AERIAL ADAPTATIONS IN VERTEBRATES

AERIAL ADAPTATIONS IN VERTEBRATES

Introduction

The aerial adaptations are concerned with the flight. The flight is a form of locomotion in the air under which the body has to be firstly prevented from falling down and secondly moved forwards, the speedier the better. Thus, aerial adaptations must include modifications in the animals body for reducing the weight of the body and also for the formation of organs capable of executing the flight.

Types Of Flight In Vertebrates​

1.Passive or gliding type flight
  • This type of movement involves no propulsion other than the initial force of jumping. Gliding is characterised by leaping or jumping from a high point and held up by some sustaining organs, then to glide to lower level. Thus, there is no locomotive force other than gravity. Here the ‘wings’ are made of petagia which do not flapped (i.e., do not move up and down) by the muscular action.
  • The gliding flights are performed by various lizards (e.g., Draco volans or flying dragon, fishes (e.g., Exocoetus), birds (e.g., ostriches, etc.,) mammals such as flying phalangers (Petaurus sciurens, a marsupial, flying squirrel etc., and amphibians (e.g., Rhacophorus). 
AERIAL ADAPTATIONS IN VERTEBRATES

All these forms are found to possess the following adaptaptions for the gliding :-

(i) Development of patagia :-

  • The sustaining surface (“wing”) for the gliding is a fold or series of folds of skin, called patagium. The patagium lies between forelimbs and hindlimbs and can be folded like a fan against the body when is not in use. In Draco, the patagium is supported by ribs. Ptychozoon is another glid[1]ing lizard which is commonly known as “the flying or fringed gecko” and in which lateral expansion of skin (patagium) extends along the side of neck, body, tail and limbs and between toes. Flying snakes (e.g., Chrysopelea) leap by the concave ventral side of body. The extinct reptiles pterodactyls of Mesozoic era were volant creatures akin to birds, containing true flight patagia. Their patagia were extensions between limbs supported by ribs.
  • Among mammals, flying squirrel, Sciuropterus has highly developed patagium. Its wide hairy tail is further supplemented by the hairy fringe on the patagium and along the rear of the thighs. In flying lemur (Galeopithecus volans) the patagium extends from side of the neck to the tip of the tail even including digits, which are also webbed. In the bats, the patagium is supported mainly by the elongated forelimbs and the second, third and fifth digits. The first digit remains free.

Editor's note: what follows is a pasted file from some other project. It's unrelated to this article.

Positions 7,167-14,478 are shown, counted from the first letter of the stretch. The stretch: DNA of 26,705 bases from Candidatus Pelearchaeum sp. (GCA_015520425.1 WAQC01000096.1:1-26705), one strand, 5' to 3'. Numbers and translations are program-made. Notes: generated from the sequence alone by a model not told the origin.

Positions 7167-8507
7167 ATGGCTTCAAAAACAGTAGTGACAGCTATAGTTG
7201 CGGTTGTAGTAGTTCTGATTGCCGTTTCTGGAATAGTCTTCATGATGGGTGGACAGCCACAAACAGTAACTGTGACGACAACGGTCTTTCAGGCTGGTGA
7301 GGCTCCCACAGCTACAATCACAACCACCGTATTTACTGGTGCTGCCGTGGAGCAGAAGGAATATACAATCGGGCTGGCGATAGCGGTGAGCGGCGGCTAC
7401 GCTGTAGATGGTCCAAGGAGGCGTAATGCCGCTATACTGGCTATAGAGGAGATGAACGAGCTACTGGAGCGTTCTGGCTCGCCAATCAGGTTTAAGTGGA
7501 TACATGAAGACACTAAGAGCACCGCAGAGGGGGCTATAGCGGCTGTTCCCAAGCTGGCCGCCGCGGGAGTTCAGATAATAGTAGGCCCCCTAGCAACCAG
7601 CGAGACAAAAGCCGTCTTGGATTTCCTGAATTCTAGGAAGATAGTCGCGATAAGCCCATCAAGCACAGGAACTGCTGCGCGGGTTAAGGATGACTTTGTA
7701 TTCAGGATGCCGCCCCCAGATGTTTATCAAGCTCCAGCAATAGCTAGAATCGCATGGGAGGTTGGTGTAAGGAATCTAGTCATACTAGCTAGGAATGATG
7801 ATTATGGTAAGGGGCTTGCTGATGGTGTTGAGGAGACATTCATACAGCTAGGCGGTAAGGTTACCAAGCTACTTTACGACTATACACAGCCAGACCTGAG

• Traces of patagia are also found in front and behind the arms (forelimbs) in birds which have adequate supporting function.
  • Flying frog too contains rudiments of patagia in front and behind the limbs.
AERIAL ADAPTATIONS IN VERTEBRATES

(ii) Enlargement and high insertion of pectoral fins

  • In flying fishes (Exocoetus) are trim-built creatures with large parachute-like pectoral fins which are highly inserted on the body. The pelvic fins are much smaller in size. The lower lobe of tail is also invariably longer, helping in leaping. The pectoral fins do vibrate. Exocoetus can fly up to 200–300 metres to escape from the large fishes such as tunny and albicore). Other genera of flying fishes are Dactylopterus, Pantodon and Pegasus. Pegasus is a little marine fish found along the coasts of Japan, China, India and Australia. They skim along the surface of the water for 40 feet or more.
AERIAL ADAPTATIONS IN VERTEBRATES

(iii) Webbing of feet.

  • In flying frog (Rhacophorus paradailis, the feet are webbed which sustain the prolonged leaps. Flying frog’s digits terminate in adhesive pads which help in adhesion to trees.
AERIAL ADAPTATIONS IN VERTEBRATES
2. Active or true flight
  • It is the aerial flight caused by the action of wings. True flight is found in insects, pterodactyls, birds and bats. In all of them the nature of development and structure of wings are quite different and their analogy suggest that the flight has evolved independently in different groups. In true flights the power is implied and the movement in air is sustained.

Varieties of Wings

Bat wing :- In a bat wing, humerus bone is well developed, radius is long and curved and ulna is vestigial. The pollex (thumb) is free and clawed for crawling and climbing. In smaller insectivorous bats (Microptera), the second finger is not free from third, but is attached to it distally. These two support the anterior margin of the wing. The fourth and fifth digits are well developed. In frugivorous bats (Megachiroptera, Fig. 18.9), the second digit is clawed and free from the third.